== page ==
you will definitely need straps for regs but it brings a whoole new issue of whether to VCL before or after the straps, 

 

before means, you can have a continuous VCL going up the wall and out over the rafters but you get all the fixing holes to contend with (probably how id do it then tape over the while strap)

 

after means, you don't get any fixing holes but there will be a joint in the VCL at plate height you will need to tape and a strap in the way  that you would need to seal around somehow.

 

 

have you decided on the airtight layer for the walls yet as that may have an impact on the decision, 

 

Share this post


Link to post
Share on other sites
38 minutes ago, Construction Channel said:

I would say you have got to bed the plates ( for our BCO you definitely would,)

[...]

but it brings a whole new issue of whether to VCL before or after the straps, 

[...]

have you decided on the airtight layer for the walls yet as that may have an impact on the decision, 

 

I'm finkin'. 

Loads of reading to do....

Share this post


Link to post
Share on other sites

I always assumed that the air tight membrane would go underneath the rafters and then lap down and be sealed onto the internal wall face. Doing it this way it wouldn't go anywhere near the wall plate.

Am I missing something??

Share this post


Link to post
Share on other sites

I agree with @RichS. This is normally only an issue for floor joists at 1st floor level where they have to protrude outside of the airtight layer.

 

@recoveringacademic on your build the parge coat / plaster is your airtight layer I think? This would therefore be on the inside face all the way up the wall to rafter level meaning the roofing airtight membrane can sit under the rafter and be bedded into the wall face as suggested above. This would all be inside of the wall plate I think.

Share this post


Link to post
Share on other sites
22 minutes ago, bissoejosh said:

[...]

@recoveringacademic on your build the parge coat / plaster is your airtight layer I think? This would therefore be on the inside face all the way up the wall to rafter level meaning the roofing airtight membrane can sit under the rafter and be bedded into the wall face as suggested above. This would all be inside of the wall plate I think.

 

Exactly. But in this process  is, for me, just-in-time-learning. I really do not know what I am doing - but I do understand the reasoning behind it.

I am also parging the outside of the building as you can see above. A la @Nickfromwales belt and braces job....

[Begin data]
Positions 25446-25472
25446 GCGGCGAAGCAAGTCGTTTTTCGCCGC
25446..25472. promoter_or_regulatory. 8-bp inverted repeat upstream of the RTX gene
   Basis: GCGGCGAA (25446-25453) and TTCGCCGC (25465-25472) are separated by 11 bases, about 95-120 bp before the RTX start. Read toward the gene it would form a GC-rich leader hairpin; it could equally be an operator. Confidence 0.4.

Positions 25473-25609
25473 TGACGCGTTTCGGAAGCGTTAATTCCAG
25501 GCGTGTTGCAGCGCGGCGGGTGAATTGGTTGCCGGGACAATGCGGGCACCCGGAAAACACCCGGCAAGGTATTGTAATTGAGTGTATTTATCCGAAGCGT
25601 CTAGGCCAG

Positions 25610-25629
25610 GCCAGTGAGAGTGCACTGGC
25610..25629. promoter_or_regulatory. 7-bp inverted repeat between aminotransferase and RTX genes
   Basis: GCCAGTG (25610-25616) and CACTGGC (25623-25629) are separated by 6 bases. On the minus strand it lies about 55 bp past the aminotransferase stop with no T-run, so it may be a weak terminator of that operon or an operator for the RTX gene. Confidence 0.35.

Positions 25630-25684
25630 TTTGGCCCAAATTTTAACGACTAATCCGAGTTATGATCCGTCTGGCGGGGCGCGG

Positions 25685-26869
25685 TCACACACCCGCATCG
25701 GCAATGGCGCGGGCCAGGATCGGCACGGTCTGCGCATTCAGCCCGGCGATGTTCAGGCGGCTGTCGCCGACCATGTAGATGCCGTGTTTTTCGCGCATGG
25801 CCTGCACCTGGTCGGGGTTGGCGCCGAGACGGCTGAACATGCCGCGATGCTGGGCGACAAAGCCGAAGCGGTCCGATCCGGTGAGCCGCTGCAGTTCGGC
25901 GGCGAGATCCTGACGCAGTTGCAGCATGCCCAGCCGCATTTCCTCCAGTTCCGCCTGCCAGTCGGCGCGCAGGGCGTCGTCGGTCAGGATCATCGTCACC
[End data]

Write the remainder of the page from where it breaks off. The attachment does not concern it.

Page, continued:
The strong cross-light in the photo emphasises the outline of the blocks.

37 minutes ago, bissoejosh said:

[...]

meaning the roofing airtight membrane can sit under the rafter and be bedded into the wall face as suggested above. 

[...]

 

So easily said. But.O.o

Quite how I am going to get a sand and cement parge coat to stick to the plastic inside the wall I don't know. It was drafty here yesterday, so I couldn't  photograph the membrane on the inside of the wall (It was flapping about). I'll try and take a photo today to illustrate the point.


(And I thought I was retired, this is just like being back at work, but in this case the only line manager is an accurate cost-to-completion spreadsheet)

Share this post


Link to post
Share on other sites
Posted (edited)

For the link between membrane and plaster I was going to use something like this, as although I’m using it on a different element of the build to you the principle is very similar...

 

https://proclima.com/products/bonding-agents/contega-pv

 

My understanding is it sticks to the membrane on one edge and the other can be plastered over.

Edited by bissoejosh

Share this post


Link to post
Share on other sites

Thanks. Yer a star @bissoejosh

I'm going to use this weekend to do some thorough research into the detail of how, where, and how much. The YT videos point to the tape being made in Germany.

Vorsprung durch Technik and all that. There's very little stuff in our build that can't be traced back to Tchermanee. O.o

Share this post


Link to post
Share on other sites

Did you get this done in the end? What did you use for your airtight membrane as I need to get mine ordered.

Share this post


Link to post
Share on other sites

Create an account or sign in to comment

You need to be a member in order to leave a comment

Create an account

Sign up for a new account in our community. It's easy!

Register a new account

Sign in

Already have an account? Sign in here.

Sign In Now